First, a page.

Washington – The Mansions of Beverly Hills, the haciendas of Bel Air and the bungalows of Laurel Canyon are a long way from the rolling prairie of North Battleford, Saskatchewan, where Joni Mitchell grew up. They are even more removed from the mining towns of north Ontario, where Neil Young was raised.
How is it possible, then, that a pair of expatriate Canadians have come to be recognised as the most perceptive of all "California" song writers?
The answer may well be that California is not so much a place as it is a state of mind. Or perhaps it’s that even after years at the top of the Los Angeles rock aristocracy, Mitchell and Young are still outsiders who look at the goings-on around them from an outsider’s point of view.
One thing’s for sure, though: The portraits of hip, young and affluent Southern California types contained in her "Hissing of Summer Lawns" (Asylum 7E-1051) and his "Zuma" (Reprise MS 2242) are more telling than anything else that’s been recorded this year.
In Mitchell’s case, even her wonderfully evocative album title manages to suggest Los Angeles. The dog days of August have arrived, the sprinklers whir on without respite and from a ranch house somewhere up in the hills, one can "see the blue pools in the squinting sun and hear the hissing of
summer lawns" – a sound that actually can be heard throughout the song that lends its name to Michell’s first album of new material since 1973’s "Court and Spark".
If you think the circumstances suggested here sound comfortable, you’re right. Nobody in THOSL is hurting for money. Mitchell’s people vacation in Paris, shop at Bloomingdale’s when they are in New York, party at night in the slickest discos. Some of them can even claim to have a "room full of Chippendale that nobody sits in."
Unfortunately, in delineating the ennui and emptiness that lie behind this brave material front – and if that idea seems familiar, if you think you’ve read it in a book before or seen it in a film somewhere, you’re right again – Mitchell takes a tone that is smug, sometimes so smug that it is down right
What redeems the album are cool jazzy melodies and some of the best songs about women and men that Mitchell has ever written. Sex and romantic attachment are subjects that she has touched on in each of her seven previous albums, but "Edith and the Kingpin" and "Shades of Scarlet Conquering" are more subtle than all but a handful of the many tales of dalliance that have appeared on predecessors of THOSL.
From another world altogether, but even more impressive is "The Jungle Line" a savage and bizarre fantasy obviously inspired by the works of French primitivist painter Henri Rousseau. The warrior drums of Burundi thump insistently, intertwining with the moog synthesiser that Mitchell uses for the
first time and underscoring lyrics that try to impose the jungle’s "ritual of sound and time" on "the mathematic circuits of the modern nights."
Never before has Mitchell done anything like "The Jungle Line": a few more songs as adventurous as this and "Summer Lawns" would have become a breakthrough album instead of merely being a reworking of familiar motifs.
While Neil Young’s "Zuma" isn’t without precedent, either, on once occasion it, too, turns away from what is close at hand and tries to detail the collision of two cultures. "Cortez the Killer," one of nine songs on Young’s most satisfying album since Harvest, is the story of the Spanish conquistador who found – and soon destroyed – Montezuma’s Aztecs when "he came dancing across the water with his galleons and guns, looking for the New World and that palace in the sun."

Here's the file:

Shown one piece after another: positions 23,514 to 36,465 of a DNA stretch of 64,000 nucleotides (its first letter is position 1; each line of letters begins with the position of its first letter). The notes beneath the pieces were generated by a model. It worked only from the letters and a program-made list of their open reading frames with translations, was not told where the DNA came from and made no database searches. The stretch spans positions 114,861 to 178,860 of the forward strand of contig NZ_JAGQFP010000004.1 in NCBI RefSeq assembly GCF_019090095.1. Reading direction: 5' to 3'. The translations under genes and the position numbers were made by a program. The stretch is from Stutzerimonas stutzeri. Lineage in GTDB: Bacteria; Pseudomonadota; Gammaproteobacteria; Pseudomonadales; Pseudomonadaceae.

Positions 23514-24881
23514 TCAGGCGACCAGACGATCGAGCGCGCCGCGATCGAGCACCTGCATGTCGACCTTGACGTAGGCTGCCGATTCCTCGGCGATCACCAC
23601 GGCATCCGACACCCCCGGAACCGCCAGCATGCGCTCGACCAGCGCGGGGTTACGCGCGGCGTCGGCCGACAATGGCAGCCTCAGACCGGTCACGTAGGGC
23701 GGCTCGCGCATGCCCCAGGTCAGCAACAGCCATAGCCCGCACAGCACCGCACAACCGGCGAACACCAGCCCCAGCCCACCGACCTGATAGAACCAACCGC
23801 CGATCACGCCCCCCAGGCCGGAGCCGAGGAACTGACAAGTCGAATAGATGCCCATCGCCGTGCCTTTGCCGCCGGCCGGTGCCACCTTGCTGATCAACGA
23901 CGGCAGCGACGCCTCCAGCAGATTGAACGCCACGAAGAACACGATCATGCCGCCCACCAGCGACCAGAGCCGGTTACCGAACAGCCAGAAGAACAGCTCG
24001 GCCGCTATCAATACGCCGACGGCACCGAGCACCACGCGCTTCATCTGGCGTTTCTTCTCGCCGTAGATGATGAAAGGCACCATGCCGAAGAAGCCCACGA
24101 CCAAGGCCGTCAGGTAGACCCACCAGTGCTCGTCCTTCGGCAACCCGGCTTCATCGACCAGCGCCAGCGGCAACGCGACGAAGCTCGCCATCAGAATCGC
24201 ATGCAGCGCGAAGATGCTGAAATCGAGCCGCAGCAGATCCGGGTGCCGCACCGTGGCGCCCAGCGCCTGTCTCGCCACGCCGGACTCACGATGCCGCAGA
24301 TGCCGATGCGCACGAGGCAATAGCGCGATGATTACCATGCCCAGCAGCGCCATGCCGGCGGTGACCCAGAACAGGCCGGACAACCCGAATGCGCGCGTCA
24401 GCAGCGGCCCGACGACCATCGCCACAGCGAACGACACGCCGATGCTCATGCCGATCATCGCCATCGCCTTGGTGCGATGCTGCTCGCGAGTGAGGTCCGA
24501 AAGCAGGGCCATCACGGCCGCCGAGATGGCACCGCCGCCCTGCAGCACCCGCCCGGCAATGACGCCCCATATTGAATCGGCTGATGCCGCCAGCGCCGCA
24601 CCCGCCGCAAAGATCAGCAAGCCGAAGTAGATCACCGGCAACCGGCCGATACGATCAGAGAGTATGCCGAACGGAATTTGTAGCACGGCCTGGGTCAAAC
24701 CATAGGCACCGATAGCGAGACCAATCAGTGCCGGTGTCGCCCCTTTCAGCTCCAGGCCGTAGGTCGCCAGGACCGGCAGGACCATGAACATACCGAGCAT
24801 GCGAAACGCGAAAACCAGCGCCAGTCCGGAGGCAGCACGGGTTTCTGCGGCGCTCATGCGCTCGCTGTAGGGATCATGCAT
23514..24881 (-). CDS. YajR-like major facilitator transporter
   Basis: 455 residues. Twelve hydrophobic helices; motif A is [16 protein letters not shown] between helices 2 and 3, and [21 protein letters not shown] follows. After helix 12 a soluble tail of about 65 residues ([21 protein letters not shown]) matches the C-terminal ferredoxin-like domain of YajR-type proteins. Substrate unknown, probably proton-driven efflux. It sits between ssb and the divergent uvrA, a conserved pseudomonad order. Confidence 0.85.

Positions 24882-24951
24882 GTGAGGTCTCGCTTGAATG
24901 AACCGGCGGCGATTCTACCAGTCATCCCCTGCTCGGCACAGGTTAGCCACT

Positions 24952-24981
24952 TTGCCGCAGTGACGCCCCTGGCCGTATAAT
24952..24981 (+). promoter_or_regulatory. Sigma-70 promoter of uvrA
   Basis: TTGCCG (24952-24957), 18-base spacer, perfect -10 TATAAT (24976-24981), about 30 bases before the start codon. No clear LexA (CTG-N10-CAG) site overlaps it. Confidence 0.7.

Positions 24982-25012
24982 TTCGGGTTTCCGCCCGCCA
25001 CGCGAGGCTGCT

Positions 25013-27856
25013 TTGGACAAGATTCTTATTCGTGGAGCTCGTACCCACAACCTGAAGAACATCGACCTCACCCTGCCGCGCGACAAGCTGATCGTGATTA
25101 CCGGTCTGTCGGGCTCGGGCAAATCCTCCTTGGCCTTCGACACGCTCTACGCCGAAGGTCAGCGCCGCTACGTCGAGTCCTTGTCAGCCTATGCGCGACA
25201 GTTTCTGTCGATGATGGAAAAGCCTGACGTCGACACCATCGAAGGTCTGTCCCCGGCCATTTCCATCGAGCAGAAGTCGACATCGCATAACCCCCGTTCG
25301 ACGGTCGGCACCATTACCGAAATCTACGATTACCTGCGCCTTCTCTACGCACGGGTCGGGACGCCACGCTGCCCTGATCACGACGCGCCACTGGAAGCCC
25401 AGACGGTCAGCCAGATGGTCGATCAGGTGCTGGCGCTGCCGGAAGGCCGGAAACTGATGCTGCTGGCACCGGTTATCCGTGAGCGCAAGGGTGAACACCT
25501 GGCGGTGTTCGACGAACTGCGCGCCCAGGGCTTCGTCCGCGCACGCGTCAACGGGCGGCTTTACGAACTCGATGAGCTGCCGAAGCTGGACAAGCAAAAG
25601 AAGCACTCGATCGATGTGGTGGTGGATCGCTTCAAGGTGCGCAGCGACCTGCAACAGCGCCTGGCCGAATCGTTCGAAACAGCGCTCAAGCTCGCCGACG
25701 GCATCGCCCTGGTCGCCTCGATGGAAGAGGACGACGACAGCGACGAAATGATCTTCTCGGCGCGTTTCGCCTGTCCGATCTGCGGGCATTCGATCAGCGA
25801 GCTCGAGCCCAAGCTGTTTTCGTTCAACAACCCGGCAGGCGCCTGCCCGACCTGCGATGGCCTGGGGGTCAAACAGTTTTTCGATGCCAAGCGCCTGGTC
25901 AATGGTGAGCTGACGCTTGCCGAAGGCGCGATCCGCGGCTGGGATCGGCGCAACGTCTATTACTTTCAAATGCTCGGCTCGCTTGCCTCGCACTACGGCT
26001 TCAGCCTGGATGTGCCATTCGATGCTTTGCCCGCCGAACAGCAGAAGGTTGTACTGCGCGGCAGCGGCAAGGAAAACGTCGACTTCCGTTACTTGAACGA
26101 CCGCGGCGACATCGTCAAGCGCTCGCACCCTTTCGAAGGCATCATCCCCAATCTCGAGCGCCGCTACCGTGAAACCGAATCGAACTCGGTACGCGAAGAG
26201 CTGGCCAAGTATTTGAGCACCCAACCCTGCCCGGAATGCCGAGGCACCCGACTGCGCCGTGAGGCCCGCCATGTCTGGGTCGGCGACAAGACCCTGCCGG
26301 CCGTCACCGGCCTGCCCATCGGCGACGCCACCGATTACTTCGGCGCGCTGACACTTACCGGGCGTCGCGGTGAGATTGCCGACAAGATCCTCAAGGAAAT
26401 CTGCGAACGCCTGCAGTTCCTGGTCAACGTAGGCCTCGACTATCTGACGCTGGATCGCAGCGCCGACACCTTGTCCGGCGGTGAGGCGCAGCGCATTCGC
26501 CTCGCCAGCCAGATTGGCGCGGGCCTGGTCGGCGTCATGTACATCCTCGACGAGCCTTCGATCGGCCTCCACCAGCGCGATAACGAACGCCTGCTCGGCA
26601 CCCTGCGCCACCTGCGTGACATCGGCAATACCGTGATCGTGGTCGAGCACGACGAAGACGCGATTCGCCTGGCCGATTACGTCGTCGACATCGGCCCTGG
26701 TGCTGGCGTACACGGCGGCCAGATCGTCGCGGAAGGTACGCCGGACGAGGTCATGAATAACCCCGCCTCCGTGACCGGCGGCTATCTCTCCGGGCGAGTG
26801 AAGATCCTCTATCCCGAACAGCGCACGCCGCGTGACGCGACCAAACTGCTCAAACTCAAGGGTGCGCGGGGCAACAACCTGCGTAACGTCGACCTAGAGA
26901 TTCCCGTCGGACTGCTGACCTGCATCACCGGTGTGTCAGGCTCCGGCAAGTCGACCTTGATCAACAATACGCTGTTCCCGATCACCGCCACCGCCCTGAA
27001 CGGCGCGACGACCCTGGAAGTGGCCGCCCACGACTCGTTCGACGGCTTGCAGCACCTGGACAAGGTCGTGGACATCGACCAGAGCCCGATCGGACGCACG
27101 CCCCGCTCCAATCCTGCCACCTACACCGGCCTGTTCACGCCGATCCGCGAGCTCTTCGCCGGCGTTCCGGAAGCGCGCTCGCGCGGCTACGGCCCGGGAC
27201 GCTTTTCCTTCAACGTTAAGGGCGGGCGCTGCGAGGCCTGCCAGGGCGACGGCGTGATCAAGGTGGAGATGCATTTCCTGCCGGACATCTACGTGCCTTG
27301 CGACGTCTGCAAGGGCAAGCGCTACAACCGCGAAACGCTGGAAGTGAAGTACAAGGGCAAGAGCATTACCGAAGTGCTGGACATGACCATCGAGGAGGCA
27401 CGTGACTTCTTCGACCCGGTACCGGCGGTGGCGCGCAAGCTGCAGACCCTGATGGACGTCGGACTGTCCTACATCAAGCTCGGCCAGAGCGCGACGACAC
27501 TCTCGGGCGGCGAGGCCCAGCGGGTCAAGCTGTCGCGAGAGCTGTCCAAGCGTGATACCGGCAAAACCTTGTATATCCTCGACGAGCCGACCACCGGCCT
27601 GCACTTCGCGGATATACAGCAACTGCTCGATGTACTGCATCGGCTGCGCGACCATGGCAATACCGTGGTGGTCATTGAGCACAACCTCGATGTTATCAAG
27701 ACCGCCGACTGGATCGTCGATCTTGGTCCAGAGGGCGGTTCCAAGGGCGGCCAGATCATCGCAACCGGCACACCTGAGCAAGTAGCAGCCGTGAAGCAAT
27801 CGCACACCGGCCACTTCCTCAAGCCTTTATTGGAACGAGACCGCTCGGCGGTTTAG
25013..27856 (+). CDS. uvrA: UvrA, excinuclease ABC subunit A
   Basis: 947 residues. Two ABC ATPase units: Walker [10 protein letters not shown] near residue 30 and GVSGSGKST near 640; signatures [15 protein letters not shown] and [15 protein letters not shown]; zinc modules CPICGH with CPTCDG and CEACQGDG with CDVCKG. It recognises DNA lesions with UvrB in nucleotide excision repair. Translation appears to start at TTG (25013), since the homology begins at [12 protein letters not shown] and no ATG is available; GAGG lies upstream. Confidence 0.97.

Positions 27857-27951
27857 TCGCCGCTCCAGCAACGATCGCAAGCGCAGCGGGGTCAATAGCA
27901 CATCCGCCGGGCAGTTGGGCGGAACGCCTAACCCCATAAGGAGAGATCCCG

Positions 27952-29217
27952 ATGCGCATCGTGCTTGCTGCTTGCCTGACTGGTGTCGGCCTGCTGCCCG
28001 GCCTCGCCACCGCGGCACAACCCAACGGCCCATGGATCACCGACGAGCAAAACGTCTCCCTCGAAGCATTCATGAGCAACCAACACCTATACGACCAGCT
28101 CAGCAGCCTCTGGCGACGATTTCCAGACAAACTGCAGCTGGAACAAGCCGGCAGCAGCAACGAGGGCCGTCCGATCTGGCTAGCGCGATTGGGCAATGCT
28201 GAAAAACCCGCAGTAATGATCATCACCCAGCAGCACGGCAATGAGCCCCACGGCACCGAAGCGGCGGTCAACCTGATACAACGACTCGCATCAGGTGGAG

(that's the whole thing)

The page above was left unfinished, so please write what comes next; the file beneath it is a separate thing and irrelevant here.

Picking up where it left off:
The didn’t find exactly what he was looking for, and, suggests Young on "Through My Sails" and most of the rest of the album, neither will we. That’s hardly what you’d call an optimistic outlook but compared to "Tonight’s the Night," an album so bitter as to be indigestible, "Zuma" is a remarkably
upbeat record: Young still ranges and rambles, but his music, good old three chord rock ‘n’ roll, is more orderly than it’s been in a long time.
"Through my Sails" recorded with the assistance of the other three quarters of Crosby Stills Nash and Young is the album’s gentlest and most mellow tune and also, not incidentally, the only song the newly formed Crazy Horse didn’t play on.
Young has apparently reunited with this old back band; a young Chicano rhythm guitar player named Frank Sampedro takes the place of Danny Whitten, the man whose death from an overdose of drugs was the subject of "Tonight’s The Night."
The seamy side of the LA rock scene also provides "Zuma" with most of its material. Mitchell’s golden glamour girls are seen here in a different light. There’s malice in Young’s voice when, on "Stupid Girl," he tells some wasted female hanger-on that "you’re such a beautiful fish – floppin’ on the
summer sand – looking for a wave you missed – when another is close at hand."
There’s more of the same in "Barstool Blues" and "Drive Back." Young is obviously full of loathing for those who play at being hip – is it any wonder, then, that he now has left Los Angeles for the relative solitude of Marin County, just north of San Francisco?
Somehow it’s hard to imagine Joni Mitchell, snug and secure in her role as rock’s sophisticated lady, doing something like that. With Young, though, it’s almost to be expected. He is as mercurial today as he was when he arrived on Sunset Strip from Toronto 10 years ago and his albums – some great, some
awful – reflect that. The years in the sun may slowly be making Joni Mitchell in a Pacific breeze more soothing than bracing, but Neil Young remains the cold, turbulent and unpredictable gale from the north.